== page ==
An Obama Moment for India’s Untouchables

Among the many international consequences of Barack Obama’s stunning victory in the United States is the widespread introspection around the world about whether such a breakthrough could happen elsewhere. In most countries, the answer is no, but in India it is a definite possibility.

NEW DELHI – Among the many international consequences of Barack Obama’s stunning victory in the United States is worldwide introspection about whether such a breakthrough could happen elsewhere. Could a person of color win power in other white-majority countries? Could a member of a beleaguered minority transcend the circumstances of his birth to lead his or her country?

While many analysts in a wide variety of nations, especially in Europe, have concluded that such an event could not occur there in the foreseeable future, India is an exception. Minority politicians have long wielded authority, if not power, in its various high offices. Indeed, India’s last general election, in 2004, was won by a woman of Italian heritage and Roman Catholic faith (Sonia Gandhi) who made way for a Sikh (Manmohan Singh) to be sworn in as Prime Minister by a Muslim (President Abdul Kalam) in a country that is 81% Hindu. Not only could it happen here, Indians say, it already has.

Such complacency is premature. The closest Indian analogy to the position of black Americans is that of the Dalits – formerly called “Untouchables,” the outcastes who for millennia suffered humiliating discrimination and oppression. Like blacks in the US, Dalits account for about 15% of the population; they are found disproportionately in low-status, low-income jobs; their levels of educational attainment are lower than the upper castes; and they still face daily incidents of discrimination for no reason other than their identity at birth. Only when a Dalit rules India can the country truly be said to have attained its own “Obama moment.”

To continue reading, please log in or enter your email address.

Registration is quick and easy and requires only your email address. If you already have an account with us, please log in. Or subscribe now for unlimited access.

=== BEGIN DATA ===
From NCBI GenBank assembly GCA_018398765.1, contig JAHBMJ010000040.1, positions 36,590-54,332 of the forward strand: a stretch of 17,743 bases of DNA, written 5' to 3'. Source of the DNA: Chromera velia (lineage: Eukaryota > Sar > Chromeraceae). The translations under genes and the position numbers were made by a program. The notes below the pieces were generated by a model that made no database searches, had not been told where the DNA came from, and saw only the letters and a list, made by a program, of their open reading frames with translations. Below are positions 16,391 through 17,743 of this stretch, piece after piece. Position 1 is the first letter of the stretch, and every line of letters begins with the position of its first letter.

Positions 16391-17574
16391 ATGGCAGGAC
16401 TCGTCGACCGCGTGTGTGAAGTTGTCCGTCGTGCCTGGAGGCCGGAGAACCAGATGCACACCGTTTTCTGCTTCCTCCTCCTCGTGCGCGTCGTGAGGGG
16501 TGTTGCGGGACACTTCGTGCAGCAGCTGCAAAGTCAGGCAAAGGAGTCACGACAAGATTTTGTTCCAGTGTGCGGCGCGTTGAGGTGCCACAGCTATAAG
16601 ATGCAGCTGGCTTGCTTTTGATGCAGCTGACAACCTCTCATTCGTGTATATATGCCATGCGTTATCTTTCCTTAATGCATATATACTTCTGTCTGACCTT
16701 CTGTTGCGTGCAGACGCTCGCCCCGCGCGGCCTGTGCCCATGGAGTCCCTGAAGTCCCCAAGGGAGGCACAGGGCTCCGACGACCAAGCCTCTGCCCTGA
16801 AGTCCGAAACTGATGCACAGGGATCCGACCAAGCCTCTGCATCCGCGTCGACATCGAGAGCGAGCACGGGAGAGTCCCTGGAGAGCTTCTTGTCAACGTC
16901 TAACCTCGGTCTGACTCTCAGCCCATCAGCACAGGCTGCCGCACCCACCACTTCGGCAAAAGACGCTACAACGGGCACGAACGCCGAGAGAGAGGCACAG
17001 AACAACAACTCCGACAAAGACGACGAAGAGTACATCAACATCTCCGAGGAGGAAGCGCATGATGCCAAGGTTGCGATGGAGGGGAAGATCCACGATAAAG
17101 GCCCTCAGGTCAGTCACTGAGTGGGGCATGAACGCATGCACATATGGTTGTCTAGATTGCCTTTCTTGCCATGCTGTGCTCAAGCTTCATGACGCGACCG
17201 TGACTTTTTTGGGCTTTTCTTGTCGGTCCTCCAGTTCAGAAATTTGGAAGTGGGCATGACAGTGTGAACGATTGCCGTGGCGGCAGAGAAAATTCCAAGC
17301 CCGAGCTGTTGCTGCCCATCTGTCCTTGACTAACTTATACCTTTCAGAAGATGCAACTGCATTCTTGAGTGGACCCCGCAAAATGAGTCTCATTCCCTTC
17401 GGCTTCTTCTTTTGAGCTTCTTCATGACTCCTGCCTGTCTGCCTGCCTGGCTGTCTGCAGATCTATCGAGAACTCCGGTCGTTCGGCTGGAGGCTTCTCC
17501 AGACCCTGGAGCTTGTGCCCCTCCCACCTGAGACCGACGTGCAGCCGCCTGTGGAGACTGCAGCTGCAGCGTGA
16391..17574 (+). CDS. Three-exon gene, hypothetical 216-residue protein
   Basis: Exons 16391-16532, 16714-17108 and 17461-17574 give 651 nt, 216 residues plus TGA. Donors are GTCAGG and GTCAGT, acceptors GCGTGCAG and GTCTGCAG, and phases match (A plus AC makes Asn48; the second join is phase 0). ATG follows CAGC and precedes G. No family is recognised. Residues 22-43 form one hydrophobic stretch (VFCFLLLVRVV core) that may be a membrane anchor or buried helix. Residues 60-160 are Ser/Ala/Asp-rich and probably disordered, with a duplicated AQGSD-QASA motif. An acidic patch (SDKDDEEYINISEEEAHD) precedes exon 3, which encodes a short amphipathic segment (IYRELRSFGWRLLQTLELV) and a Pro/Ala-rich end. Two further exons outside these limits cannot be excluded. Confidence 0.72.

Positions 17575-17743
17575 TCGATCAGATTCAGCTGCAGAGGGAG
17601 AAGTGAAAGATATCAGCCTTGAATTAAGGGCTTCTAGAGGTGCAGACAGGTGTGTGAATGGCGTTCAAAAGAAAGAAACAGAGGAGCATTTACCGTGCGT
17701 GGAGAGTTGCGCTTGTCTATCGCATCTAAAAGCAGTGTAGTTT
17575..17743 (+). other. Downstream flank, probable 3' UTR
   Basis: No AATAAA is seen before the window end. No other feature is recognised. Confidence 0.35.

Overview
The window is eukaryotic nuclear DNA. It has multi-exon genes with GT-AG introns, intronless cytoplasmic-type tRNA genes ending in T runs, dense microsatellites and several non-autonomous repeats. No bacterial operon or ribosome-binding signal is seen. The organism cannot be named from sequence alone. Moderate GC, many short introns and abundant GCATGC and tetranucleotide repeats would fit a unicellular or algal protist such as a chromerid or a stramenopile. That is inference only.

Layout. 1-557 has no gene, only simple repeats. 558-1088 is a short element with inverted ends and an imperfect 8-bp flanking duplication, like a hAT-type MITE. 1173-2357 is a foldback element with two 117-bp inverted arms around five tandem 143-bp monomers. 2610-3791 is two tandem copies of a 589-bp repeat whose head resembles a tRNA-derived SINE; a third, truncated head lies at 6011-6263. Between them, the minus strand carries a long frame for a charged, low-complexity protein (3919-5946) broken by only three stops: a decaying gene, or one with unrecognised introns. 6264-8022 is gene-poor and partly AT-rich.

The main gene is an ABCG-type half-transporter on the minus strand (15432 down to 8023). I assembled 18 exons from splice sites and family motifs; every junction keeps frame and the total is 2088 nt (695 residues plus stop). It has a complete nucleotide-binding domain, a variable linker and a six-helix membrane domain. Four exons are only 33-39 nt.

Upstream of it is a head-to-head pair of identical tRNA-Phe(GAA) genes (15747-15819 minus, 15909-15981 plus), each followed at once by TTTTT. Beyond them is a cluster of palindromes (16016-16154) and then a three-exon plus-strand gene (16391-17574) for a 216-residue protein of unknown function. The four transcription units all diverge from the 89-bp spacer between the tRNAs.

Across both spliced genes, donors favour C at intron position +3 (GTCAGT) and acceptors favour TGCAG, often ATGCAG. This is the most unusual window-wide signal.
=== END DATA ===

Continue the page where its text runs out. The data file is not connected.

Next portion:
Log in;
  1. An employee works at a chemical fiber weaving company VCG/Getty Images

    China in the Lead?

    For four decades, China has achieved unprecedented economic growth under a centralized, authoritarian political system, far outpacing growth in the Western liberal democracies. So, is Chinese President Xi Jinping right to double down on authoritarianism, and is the “China model” truly a viable rival to Western-style democratic capitalism?

  2. The assembly line at Ford Bill Pugliano/Getty Images

    Whither the Multilateral Trading System?

    The global economy today is dominated by three major players – China, the EU, and the US – with roughly equal trading volumes and limited incentive to fight for the rules-based global trading system. With cooperation unlikely, the world should prepare itself for the erosion of the World Trade Organization.

  3. Donald Trump Saul Loeb/Getty Images

    The Globalization of Our Discontent

    Globalization, which was supposed to benefit developed and developing countries alike, is now reviled almost everywhere, as the political backlash in Europe and the US has shown. The challenge is to minimize the risk that the backlash will intensify, and that starts by understanding – and avoiding – past mistakes.

  4. A general view of the Corn Market in the City of Manchester Christopher Furlong/Getty Images

    A Better British Story

    Despite all of the doom and gloom over the United Kingdom's impending withdrawal from the European Union, key manufacturing indicators are at their highest levels in four years, and the mood for investment may be improving. While parts of the UK are certainly weakening economically, others may finally be overcoming longstanding challenges.

  5. UK supermarket Waring Abbott/Getty Images

    The UK’s Multilateral Trade Future

    With Brexit looming, the UK has no choice but to redesign its future trading relationships. As a major producer of sophisticated components, its long-term trade strategy should focus on gaining deep and unfettered access to integrated cross-border supply chains – and that means adopting a multilateral approach.

  6. The Year Ahead 2018

    The world’s leading thinkers and policymakers examine what’s come apart in the past year, and anticipate what will define the year ahead.

    Order now